Keoghs Insight

Author

Sue Hampson

Remote examinations and treatment

Blogs18/12/2020

COVID-19 has had a significant impact on the way that Road Traffic Accident claims have been presented and their progression through the courts. 

In a time when face to face social interaction has been restricted, medical examinations and the rehabilitation of claimants effectively stopped for the first few months of the pandemic.

However, as we learn to live with the pandemic, claimants have been using technology to bypass difficulties and  we are now seeing medical examinations and physiotherapy rehabilitation taking place remotely.

Remote physiotherapy can take place by:

  • Video consultation on a mobile phone, laptop or tablet followed by video sessions
  • Video initial consultation, followed by self-exercise programme
  • Telephone conversation with guidance and advice on a self-exercise plan which is sent online with a condition questionnaire and completed online. The claimant then self-administers the treatment.

The ABI and ACSO (Association of Consumer Support Organisation) issued a statement of intent to provide guidance to claimant representatives on remote examinations. It is currently in place and has been extended to 15 January 2021. The associations are to meet on 11 January to consider further extensions. Although not binding on claimants or compensators, it provides guidance for the use of remote rehabilitation and medical examination.

The statement notes that one-off measures are required at this time as a temporary measure.

It states:

  1. There is no requirement for agreement between the parties for a MedCo examination to take place remotely and the cost remains at £180 + VAT
  2. Non- MedCo examinations for psychological injuries are encouraged, although the parties should agree what other types of medical evidence are acceptable prior to any examination if taking place remotely
  3. Delivery of one on one physiotherapy is agreed for MedCo users and vulnerable road users
  4. In respect of other cases the parties may agree to the above on a case by case basis
  5. The number of sessions of physiotherapy will be restricted to no more than an initial assessment of 30 minutes and a maximum of six sessions of treatment if this is required, with each session being restricted to 20 minutes rather than 30 minutes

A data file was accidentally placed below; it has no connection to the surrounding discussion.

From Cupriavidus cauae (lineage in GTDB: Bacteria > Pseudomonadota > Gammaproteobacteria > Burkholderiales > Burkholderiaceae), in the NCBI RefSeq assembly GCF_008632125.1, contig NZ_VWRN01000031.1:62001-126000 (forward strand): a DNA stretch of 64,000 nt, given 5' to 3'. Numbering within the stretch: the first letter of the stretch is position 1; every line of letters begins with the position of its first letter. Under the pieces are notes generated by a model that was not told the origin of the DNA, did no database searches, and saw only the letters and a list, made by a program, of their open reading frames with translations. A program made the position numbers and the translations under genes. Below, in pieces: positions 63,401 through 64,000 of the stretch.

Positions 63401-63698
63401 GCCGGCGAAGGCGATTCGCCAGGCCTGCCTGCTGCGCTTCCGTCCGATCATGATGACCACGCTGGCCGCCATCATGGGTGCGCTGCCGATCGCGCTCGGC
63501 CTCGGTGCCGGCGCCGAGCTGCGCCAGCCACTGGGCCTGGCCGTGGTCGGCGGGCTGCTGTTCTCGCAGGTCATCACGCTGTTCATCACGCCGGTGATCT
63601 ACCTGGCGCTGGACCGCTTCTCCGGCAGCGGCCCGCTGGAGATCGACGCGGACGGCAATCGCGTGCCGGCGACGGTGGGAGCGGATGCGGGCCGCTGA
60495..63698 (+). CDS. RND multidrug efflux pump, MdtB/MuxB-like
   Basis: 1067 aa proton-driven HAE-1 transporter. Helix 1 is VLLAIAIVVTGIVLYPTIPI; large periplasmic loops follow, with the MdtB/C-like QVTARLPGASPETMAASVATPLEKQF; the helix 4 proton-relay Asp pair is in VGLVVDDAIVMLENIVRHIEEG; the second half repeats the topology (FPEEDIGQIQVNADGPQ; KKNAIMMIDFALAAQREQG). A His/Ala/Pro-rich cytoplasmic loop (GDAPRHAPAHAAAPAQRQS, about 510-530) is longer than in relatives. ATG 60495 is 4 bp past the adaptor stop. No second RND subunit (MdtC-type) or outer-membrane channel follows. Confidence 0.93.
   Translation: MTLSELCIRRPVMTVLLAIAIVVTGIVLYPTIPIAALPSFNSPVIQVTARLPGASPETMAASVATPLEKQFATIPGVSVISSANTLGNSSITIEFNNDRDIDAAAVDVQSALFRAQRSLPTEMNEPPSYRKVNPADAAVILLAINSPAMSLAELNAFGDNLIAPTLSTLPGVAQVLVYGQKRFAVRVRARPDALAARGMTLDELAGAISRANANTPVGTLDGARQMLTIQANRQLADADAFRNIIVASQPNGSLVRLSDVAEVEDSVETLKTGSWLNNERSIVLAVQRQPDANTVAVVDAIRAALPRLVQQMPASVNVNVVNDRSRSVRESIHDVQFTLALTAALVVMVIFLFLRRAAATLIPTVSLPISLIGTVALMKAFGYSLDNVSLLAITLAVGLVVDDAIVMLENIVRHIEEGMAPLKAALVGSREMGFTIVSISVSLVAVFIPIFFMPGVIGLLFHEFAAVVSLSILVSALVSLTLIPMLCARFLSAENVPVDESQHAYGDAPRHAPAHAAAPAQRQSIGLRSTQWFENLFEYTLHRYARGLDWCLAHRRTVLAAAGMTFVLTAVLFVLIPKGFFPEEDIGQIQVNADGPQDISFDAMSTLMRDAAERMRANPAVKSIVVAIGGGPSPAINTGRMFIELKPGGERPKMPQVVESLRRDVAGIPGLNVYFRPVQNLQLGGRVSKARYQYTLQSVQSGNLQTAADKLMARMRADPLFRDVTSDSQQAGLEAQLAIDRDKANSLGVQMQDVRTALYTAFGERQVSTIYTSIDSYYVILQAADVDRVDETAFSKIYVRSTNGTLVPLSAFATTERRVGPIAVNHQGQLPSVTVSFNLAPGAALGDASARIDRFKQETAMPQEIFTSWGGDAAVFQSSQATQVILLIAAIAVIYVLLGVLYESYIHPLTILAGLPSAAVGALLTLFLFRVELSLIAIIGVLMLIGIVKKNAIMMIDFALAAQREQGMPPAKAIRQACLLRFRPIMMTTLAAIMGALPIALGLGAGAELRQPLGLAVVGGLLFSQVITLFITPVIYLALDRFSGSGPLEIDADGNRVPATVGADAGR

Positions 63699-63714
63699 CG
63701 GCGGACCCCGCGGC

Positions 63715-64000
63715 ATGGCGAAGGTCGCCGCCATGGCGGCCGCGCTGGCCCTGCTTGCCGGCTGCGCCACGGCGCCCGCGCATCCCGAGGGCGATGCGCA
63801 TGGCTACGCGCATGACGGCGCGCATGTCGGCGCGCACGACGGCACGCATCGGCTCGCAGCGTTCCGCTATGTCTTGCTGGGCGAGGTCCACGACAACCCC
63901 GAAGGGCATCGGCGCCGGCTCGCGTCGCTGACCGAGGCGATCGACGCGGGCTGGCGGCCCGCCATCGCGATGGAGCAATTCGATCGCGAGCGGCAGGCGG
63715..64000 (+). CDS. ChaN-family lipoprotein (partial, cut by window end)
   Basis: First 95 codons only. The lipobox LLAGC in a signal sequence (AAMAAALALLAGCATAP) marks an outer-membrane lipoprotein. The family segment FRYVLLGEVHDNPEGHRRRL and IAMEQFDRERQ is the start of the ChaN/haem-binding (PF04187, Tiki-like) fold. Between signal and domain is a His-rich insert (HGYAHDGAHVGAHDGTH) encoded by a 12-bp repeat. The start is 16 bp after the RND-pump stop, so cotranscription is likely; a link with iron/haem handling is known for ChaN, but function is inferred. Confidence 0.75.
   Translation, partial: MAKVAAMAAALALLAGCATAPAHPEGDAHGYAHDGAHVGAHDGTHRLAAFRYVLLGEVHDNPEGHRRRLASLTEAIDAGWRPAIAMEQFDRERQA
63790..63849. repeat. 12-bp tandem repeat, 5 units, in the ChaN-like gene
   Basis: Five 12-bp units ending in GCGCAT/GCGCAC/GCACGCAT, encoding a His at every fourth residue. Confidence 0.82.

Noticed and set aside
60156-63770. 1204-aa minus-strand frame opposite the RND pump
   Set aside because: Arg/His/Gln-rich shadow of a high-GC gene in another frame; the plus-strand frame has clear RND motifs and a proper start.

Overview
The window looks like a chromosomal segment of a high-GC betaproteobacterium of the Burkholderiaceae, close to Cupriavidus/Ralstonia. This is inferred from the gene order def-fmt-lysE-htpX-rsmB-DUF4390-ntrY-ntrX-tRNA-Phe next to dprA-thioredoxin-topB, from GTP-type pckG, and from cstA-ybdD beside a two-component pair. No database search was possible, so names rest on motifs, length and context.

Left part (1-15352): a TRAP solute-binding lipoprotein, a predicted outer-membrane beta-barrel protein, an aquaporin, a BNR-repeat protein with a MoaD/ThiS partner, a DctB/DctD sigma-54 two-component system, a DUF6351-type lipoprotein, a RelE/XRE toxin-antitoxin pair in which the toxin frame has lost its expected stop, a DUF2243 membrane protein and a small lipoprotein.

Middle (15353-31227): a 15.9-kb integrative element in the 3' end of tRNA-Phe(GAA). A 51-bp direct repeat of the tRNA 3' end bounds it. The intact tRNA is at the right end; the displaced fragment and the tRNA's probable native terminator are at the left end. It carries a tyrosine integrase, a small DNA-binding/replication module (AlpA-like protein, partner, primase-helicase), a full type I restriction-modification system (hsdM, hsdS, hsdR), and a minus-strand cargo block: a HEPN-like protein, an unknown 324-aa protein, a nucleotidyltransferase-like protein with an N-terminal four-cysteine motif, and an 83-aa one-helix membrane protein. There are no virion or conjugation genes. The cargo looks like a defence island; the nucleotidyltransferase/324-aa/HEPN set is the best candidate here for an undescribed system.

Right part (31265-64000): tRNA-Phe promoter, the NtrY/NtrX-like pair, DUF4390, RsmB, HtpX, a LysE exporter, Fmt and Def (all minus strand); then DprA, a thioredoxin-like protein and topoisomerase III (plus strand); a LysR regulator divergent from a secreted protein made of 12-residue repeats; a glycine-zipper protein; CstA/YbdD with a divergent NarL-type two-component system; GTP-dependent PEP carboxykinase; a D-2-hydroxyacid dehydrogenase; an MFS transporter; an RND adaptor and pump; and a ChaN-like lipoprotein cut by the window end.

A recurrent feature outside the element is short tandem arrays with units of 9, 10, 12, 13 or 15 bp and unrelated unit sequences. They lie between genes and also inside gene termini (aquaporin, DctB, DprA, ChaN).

6. Any challenge to the method of treatment shall not be on the basis that it was delivered remotely
  7. Each claim for remote physiotherapy needs to be validated on a case by case basis

What does validation mean?

In essence, claims for rehabilitation should be presented in the usual way, with confirmation that such examination or treatment has taken place remotely and include details of any technology used.

Medical examiners are still required to provide evidence of identification of the claimant and length of time spent in the examination.

Rehabilitation should provide a breakdown of initial consultation, triage, number of sessions and how the sessions took place. It is clear that any ongoing programme by self-help should be identified.

Difficulties faced by compensators

  1. The above statement is not binding and not all claimant representatives have signed the agreement.
  2. Within the portal, we are all aware that the provision of rehabilitation documents can be limited and further queries need to be raised. Validation of treatment, particularly whether such treatment has been carried out remotely, is a valid query but puts the compensator at risk of being “timed out” from making further offers should the claimant fail to respond. As such, it is important that any request for further evidence is set out fully at Stage 2 together with reasons for the request and an offer subject to that information being provided.
  3. More serious injuries are unlikely to be suitable for remote examination, and claimant representatives should seek agreement prior to such examinations taking place. Whether claimants will seek prior agreement is one for the coming months. However, a compensator has to weigh up the costs of delaying examinations and treatment against the restrictions remote appointments place upon the examiner.
  4. There is a likelihood of a claim for additional costs of provision of questionnaires and home exercise packs. It is questionable that these costs are recoverable and they therefore should be challenged.
  5. Self-help programmes – given whiplash therapy would be standard across these types of injuries, the programme is likely to be generic and have little involvement by the therapist in terms of weekly advice. As such, a one-off payment for initial consultation followed by self-help guidance and final discharge maybe the best approach.

It is likely that remote examinations and rehabilitation will be with us for the foreseeable future, at least until the vaccination process is fully underway. Given the move to such examinations and treatment, it is also questionable whether, given its convenience to the claimant and reduced costs, this will continue after the pandemic is over. It is important that each claim is considered on a case by case basis, with reference to the suitability of whether remote access to treatment and examination is appropriate.  Additionally, compensators should closely monitor the impact the availability of such treatments and examinations has on rehabilitation frequency and overall claims inflation, before taking a final view on whether these new initiatives are appropriate in the long-term.

 For more information, please contact Sue Hampson.